CRISPY SATIRE (ISSUE 7)

CRISPY SATIRE (ISSUE 7)

TEACHING YOUR DYING CHILD HOW TO BE A GIRL
by Chisom Okafor


You’ll never meet her eyes

because her eyes are tales of a tense

cobra’s body

swollen under a joint spell of massaging palms,

and walking sticks, and tennis bats, and cashew sticks

and joysticks…depending on how long.

 

Your little girl is as well, a stick, just

she fails to meet the specification

and she isn’t anything short of an unnamable,

hole in a lavatory

labeled ‘men only’.

The grandpa next-door grinds brown teeth and

tells you that girls should be cloned octopuses

 

because she’s 13, and out of school

and out in a school of hard knocks

and has bus-parks for classes and trailer-drivers

for head boys, and for headmasters, grandfathers

who appear at morning assembly, to convince you

in whispers, how girls became women,

never remained

girls after first penetration

 

you’ll routinely pull her legs apart,

and search and claw and dig,

and read oddities into her insides

until there no longer is resilience in her eyes.

Only vulnerability.

 

Chisom Okafor

Chisom Okafor studied Nutrition and Dietetics at University of Nigeria, Nsukka. His poem was second runner-up in the maiden edition of Nigerian Students’ Poetry Prize. He lives in Enugu State, Nigeria.

 

***

THE PARADOX OF JUSTICE…
by Osuji Charles Chisom 

They screened off the scene so we

could not see what they saw.

The blood-coated sheet that kissed

the cold floor; and the object of their

study sleeping at a corner – nude and

Lonely.

 

So we let them do what they do best –

hauling her off on a stretch and resting

her on a table in Death’s room, using

stuffs on her we hate; stuffs like Jagular

tubes, scalpels and saws, perhaps, to

pleasure curiosity and frustrate the

waiting.

 

Prior now, at dawn, the sirens had

wailed me out of a million-dollar bed.

And pulled me to my curtains,

and parting, I entered her faculties –

she was the flower that faltered in summer;

the lonely moon that pleasured the night sky.

She had groaned and moaned like a

latched cow.

Who could have heard her when her

mouth was muffled with snow and sloe,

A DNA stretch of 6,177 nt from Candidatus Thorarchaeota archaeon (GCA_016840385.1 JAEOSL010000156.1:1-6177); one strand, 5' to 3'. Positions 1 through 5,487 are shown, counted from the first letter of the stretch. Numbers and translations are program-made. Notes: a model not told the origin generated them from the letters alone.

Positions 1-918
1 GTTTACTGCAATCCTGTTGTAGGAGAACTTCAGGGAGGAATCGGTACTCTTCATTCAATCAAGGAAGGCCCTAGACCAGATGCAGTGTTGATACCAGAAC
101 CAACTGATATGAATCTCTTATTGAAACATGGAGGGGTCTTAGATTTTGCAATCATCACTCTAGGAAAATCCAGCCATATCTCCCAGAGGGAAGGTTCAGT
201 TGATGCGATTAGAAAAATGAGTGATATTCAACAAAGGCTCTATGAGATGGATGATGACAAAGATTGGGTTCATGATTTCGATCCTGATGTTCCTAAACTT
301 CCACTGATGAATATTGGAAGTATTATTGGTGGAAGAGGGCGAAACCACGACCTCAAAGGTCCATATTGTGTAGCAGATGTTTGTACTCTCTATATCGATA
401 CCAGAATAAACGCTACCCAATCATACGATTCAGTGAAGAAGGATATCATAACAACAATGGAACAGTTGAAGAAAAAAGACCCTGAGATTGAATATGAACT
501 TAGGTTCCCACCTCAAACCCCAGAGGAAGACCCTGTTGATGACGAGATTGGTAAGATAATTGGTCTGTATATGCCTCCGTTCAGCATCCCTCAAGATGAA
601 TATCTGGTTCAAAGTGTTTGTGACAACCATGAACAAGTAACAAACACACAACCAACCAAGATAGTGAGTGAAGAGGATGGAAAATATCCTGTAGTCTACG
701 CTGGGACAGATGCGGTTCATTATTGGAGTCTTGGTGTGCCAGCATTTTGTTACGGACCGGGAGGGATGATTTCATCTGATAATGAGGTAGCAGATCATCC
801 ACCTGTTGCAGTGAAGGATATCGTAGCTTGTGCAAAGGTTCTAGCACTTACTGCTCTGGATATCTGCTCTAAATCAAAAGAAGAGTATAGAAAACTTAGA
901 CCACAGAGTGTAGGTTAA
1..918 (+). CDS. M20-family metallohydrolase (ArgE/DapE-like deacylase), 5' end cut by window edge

And her cheek – the cleft of beauty –

cuddled with cruel kisses?

 

Lying on the ceiling and looking up the

Floor, she felt light creep out of

her lungs – like a fatigued millipede –

deserting her to the cold hand

of Death. Oh! How she bowed out of

breath, a defeated dawn, handing us

the baton to finish the struggle!

 

She expected us to hide under black robes,

clutching briefcases, walking down

the aisle and finding a spot before a

judge to display the law in public eye.

She expected a vigil behind a clustered

desk, our eyes poring over prints like

it was our last day on the job.

She expected much but had little;

our pockets were crazy and tasty.

We are lawyers, bred to uphold Justice.

She knew this and needed this,

but what we offered instead

were flowers on her tiny grave.

 

We saw her raped in the open field,

cut inside out and sprawled out on

the street like plucked feathers.

All we could do was flash silver teeth,

pop bottles, and dine on gold-plated

tables – money speaks, Madam.

IMG_20170415_082108

Osuji Charles Chisom  is a final year student of Economics in Nnamdi Azikiwe University, Awka, Anambra State, Nigeria. He believes poetry is the best medium for expressing thoughts and imaginations.

***

HOUSES WITH GENERATORS
by Obehi Aigiomawu

 

Darkness in our bulbs

Darkness on our skins

Nightfall, stingy with the breeze

 

Big round moon above

And I, a solitary watcher

 

Our phone batteries are dead

Houses with generators

Have become

More attractive than the moon

IMG_20170702_160510_480Obehi Aigiomawu is a final year student of English and Literature at the University of Benin. When she is not reading, she is either drawing or daydreaming about travelling round the world.

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